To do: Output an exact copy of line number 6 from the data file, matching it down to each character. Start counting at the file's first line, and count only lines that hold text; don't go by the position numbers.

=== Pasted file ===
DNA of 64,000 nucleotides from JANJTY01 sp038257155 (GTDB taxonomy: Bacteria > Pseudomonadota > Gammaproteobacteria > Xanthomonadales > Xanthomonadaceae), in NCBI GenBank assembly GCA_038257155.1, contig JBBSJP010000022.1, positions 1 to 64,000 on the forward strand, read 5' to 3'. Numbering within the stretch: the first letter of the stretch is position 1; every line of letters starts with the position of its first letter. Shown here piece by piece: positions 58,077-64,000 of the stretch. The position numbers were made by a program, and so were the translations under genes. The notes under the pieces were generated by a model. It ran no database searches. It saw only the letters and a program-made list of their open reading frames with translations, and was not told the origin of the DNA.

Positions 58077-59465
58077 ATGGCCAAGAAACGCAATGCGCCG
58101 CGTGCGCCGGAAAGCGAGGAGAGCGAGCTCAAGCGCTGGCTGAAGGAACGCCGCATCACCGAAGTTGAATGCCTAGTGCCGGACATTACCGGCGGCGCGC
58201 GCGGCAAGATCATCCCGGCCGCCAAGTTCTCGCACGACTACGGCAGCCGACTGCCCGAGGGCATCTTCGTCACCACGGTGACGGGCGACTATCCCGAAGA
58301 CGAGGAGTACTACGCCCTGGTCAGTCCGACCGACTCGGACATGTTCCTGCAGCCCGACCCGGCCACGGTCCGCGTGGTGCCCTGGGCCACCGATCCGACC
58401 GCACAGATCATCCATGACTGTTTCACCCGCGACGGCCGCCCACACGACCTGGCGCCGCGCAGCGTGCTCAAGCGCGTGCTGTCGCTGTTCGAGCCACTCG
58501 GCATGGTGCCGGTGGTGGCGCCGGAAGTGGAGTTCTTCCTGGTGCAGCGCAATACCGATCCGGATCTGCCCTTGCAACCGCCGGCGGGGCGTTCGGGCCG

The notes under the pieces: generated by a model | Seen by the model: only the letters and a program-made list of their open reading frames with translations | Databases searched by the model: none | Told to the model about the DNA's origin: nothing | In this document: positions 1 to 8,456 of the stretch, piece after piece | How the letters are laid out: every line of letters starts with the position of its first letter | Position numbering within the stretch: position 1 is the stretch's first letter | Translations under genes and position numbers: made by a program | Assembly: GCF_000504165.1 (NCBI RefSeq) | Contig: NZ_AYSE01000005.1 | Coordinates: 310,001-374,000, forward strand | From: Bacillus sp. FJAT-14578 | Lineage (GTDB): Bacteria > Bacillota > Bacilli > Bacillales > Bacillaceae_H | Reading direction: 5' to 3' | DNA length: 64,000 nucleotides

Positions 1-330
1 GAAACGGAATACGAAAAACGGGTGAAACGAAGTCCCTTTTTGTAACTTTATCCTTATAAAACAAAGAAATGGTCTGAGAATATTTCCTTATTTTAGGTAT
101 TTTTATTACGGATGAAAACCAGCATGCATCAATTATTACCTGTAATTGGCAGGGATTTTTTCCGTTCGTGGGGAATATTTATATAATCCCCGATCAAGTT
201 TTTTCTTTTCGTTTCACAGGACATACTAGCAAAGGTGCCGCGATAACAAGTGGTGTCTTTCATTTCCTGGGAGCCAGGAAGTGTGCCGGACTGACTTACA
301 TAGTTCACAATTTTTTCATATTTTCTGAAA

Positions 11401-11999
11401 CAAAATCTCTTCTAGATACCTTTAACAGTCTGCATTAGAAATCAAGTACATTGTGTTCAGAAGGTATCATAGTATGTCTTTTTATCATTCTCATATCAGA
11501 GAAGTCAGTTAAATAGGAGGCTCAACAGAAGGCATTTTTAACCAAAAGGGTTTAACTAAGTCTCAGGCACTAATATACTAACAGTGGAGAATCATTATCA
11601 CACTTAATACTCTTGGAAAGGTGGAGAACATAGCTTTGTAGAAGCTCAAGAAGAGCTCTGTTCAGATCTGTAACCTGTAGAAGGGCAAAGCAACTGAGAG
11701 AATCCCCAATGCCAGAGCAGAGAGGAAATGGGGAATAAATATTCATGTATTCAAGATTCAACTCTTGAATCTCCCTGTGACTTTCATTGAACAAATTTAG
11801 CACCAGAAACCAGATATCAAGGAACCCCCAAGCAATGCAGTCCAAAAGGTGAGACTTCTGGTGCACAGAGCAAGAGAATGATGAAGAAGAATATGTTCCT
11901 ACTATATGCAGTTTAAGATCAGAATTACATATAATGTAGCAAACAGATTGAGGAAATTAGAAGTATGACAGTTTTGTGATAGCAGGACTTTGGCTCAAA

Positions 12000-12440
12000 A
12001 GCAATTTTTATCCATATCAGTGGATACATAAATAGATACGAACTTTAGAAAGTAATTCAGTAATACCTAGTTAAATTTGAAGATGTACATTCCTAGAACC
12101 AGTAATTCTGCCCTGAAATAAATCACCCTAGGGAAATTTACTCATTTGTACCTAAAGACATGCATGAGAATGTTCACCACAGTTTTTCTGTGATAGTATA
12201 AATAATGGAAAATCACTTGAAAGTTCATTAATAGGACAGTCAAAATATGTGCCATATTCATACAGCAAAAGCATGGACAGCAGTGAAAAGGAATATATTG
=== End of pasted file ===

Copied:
58301 CGAGGAGTACTACGCCCTGGTCAGTCCGACCGACTCGGACATGTTCCTGCAGCCCGACCCGGCCACGGTCCGCGTGGTGCCCTGGGCCACCGATCCGACC